At VSP Global, the company is in the process of certifying its HQ4 building LEED–EBOM in the hopes of receiving a platinum certification and have made energy efficient updates to their Data Center by installing lighting sensors in offices and conference rooms. The company has also reduced water consumption by 50 percent and installed Vending Miser devices that turn vending machines to half power and lights off during down times. According to a VSP Global spokesman, these efforts have resulted in an estimated annual savings of 20,800 Killowatt hours which translates into a dollar savings as well.
Wal–Mart's sustainability efforts are a company–wide agenda led by CEO Mike Duke and a range of executive teams throughout the 9,000-store organization, impacting everything from store operations and facilities management to transportation and product/packaging issues.
At the optical dispensary level, the focus is on creating sustainability efforts in terms of store fittings and office design. A prime example of this is the recent collaboration between optical dispensary design firm Eye Designs and Eco–Lite. The partnership focuses on improving lighting in existing stores and refurbishment projects.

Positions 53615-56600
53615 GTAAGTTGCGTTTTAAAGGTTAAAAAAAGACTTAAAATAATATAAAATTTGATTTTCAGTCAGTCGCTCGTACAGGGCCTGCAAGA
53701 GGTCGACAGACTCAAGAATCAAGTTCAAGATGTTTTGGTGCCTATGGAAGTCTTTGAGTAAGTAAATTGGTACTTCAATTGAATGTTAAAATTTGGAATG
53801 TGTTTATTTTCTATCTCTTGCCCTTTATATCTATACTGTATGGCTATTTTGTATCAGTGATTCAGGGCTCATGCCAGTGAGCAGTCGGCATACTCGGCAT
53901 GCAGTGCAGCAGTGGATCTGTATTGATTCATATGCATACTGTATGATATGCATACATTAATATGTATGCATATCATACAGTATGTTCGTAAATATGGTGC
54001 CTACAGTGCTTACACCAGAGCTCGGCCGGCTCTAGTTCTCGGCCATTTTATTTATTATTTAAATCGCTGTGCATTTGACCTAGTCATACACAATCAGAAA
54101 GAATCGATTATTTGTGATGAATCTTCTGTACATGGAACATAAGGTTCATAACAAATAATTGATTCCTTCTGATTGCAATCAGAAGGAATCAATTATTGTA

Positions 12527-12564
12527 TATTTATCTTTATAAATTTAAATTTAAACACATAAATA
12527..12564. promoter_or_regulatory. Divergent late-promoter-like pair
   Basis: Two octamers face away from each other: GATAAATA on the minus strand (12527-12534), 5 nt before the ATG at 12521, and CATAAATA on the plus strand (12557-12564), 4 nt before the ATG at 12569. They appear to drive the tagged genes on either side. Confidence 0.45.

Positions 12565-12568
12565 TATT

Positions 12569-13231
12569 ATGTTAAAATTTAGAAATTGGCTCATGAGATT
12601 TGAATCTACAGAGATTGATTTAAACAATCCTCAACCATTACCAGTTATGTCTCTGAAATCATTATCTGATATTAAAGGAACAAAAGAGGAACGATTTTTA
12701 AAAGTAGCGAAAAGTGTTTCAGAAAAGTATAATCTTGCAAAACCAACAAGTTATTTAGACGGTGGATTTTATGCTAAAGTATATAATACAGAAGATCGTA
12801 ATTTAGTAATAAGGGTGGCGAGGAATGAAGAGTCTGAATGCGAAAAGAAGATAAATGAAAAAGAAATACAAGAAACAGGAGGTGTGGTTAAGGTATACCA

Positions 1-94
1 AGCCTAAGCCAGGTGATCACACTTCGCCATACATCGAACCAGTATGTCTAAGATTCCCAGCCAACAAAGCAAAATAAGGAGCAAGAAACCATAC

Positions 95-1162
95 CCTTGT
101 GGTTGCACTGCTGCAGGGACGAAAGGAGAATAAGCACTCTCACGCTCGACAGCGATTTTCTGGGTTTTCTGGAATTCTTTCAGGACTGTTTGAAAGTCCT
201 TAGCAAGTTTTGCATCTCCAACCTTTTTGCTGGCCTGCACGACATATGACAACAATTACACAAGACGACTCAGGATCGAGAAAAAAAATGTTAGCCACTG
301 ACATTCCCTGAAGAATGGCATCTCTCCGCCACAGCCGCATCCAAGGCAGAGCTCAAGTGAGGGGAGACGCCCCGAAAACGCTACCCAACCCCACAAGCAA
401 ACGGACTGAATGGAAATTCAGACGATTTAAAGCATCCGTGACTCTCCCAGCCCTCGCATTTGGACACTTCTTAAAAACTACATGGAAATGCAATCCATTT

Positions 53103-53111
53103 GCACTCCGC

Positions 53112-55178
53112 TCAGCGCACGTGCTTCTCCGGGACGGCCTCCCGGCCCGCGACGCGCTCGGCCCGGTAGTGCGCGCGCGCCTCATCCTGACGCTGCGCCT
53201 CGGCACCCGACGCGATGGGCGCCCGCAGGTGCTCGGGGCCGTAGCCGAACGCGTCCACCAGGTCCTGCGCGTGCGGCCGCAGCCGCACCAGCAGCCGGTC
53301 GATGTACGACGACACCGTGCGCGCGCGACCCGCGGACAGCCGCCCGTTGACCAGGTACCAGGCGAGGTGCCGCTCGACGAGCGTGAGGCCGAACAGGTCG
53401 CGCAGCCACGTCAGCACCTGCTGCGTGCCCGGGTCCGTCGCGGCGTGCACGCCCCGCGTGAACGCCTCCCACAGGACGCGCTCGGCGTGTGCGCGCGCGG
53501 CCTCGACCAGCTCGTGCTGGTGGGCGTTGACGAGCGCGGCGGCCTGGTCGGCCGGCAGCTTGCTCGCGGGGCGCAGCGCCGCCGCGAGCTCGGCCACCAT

A new website, OpticalLights.com outlines ways to learn more about Eco–Lite's LED products and other improvements. The site features an ROI calculator which allows users to determine savings on electric bills as compared to conventional lighting. There's also a quick–contact form for ECPs to request
a "30–day Trial Light" or "Free Lighting Analysis" of their optical shop.
R. Whitman Lord, OD, who runs six Lord Eye Centers in coastal Georgia, recently worked with Eco–Lite and the Eye Designs team to build out new locations for two of the offices. "We're very happy with the overall results and we saw our first quarter business up by more than 30 percent compared to our first quarter last year. I attribute that to the new, visible locations and the contemporary look of the offices," he said.
To learn more about going green in your practice, read VM's full Cover Story on Seeing Green: A Movement Takes Hold.